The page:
I just made my first post bound a few months ago, it was really easy, but looks very classy. You can see it here if you want. Its the black book in the last picture entitle "Missionary Life."

Post pictures when you're done!  Grin Grin Grin
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« Reply #4 on: September 15, 2006 03:04:23 PM »

well thanks for the ideas guys!
i actually thought about getting 11x17 paper but when i went to the store they only had like 20lb boxes of it and i didnt need THAT much...
the screw post thing sounds like the best idea to me though! i was not looking forward to stitching through a large amount of signatures. i will defintely post pics when im done, although it might take awhile since im getting back surgery next week  Undecided
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fadeawaydream
« Reply #5 on: October 21, 2006 01:59:36 PM »

I have the same problem... I'm looking to buy 11x17 paper, but I just don't know where to go. Any store/website recommendations?
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« Reply #6 on: November 01, 2006 09:46:20 PM »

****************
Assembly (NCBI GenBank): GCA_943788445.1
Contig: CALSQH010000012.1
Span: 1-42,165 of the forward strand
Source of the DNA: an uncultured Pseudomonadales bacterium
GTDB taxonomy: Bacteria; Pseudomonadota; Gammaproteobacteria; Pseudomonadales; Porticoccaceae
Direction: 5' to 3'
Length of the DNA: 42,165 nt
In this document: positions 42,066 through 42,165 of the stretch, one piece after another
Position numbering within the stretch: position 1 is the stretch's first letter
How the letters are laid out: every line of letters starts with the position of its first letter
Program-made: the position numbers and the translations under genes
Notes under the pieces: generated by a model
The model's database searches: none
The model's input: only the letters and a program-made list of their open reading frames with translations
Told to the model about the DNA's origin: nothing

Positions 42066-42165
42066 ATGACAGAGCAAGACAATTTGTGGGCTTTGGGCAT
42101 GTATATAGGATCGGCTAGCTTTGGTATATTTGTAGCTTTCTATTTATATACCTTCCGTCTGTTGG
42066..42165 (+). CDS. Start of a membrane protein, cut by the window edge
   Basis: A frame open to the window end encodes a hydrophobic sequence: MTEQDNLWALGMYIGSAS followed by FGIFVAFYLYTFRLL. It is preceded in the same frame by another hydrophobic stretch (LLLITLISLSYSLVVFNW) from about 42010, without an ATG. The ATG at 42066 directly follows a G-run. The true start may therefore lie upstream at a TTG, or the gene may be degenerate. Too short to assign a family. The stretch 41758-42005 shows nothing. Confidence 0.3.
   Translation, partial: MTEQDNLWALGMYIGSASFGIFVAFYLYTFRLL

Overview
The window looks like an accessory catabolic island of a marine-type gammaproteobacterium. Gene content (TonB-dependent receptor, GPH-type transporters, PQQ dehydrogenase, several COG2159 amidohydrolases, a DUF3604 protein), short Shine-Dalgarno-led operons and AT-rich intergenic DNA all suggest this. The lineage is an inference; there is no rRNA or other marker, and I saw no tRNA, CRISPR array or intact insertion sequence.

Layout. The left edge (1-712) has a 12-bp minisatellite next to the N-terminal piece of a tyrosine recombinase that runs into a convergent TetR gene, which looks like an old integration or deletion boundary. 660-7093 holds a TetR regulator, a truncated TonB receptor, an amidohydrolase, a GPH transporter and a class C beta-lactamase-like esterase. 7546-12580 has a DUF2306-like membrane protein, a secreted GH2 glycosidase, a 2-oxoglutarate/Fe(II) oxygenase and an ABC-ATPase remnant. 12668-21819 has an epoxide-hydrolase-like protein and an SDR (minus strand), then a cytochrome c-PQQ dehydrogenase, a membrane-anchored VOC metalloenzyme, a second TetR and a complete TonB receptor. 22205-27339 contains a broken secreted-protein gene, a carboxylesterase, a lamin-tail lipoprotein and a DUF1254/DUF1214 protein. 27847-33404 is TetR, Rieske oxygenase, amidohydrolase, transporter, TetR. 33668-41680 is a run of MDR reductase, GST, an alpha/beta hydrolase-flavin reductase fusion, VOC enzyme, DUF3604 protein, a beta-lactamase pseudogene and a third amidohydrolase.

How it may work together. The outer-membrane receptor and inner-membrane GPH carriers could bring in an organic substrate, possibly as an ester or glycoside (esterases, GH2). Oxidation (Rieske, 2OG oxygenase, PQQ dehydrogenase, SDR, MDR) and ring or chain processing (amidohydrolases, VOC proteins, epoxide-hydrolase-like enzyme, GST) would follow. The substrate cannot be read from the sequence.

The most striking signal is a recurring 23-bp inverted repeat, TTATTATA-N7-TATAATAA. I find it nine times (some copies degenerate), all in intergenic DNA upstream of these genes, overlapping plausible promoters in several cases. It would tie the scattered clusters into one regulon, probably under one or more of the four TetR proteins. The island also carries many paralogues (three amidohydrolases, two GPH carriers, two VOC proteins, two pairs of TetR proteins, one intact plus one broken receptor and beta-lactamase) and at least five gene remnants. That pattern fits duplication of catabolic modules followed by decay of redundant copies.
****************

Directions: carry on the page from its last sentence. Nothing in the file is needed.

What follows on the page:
I have the same problem... I'm looking to buy 11x17 paper, but I just don't know where to go. Any store/website recommendations?

they have 11x17 in all different colors at paperzone but the only problem was you had to get a whole $20 REAM and i certainly wasnt going to use that much paper..

i just went to micheals recently and just decided on getting large white construction paper (i dunno the dimensions but i think its alittle bigger than  11x17)
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fadeawaydream
« Reply #7 on: November 02, 2006 10:23:29 AM »

I resorted to Office Max's regular ol' 11x17 recycled paper. I don't know what I'll do when I need colors!
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« Reply #8 on: August 20, 2008 09:15:46 PM »

The best way to do it is to start with larger paper... OR to spiral bind it, but thats definately not as nice.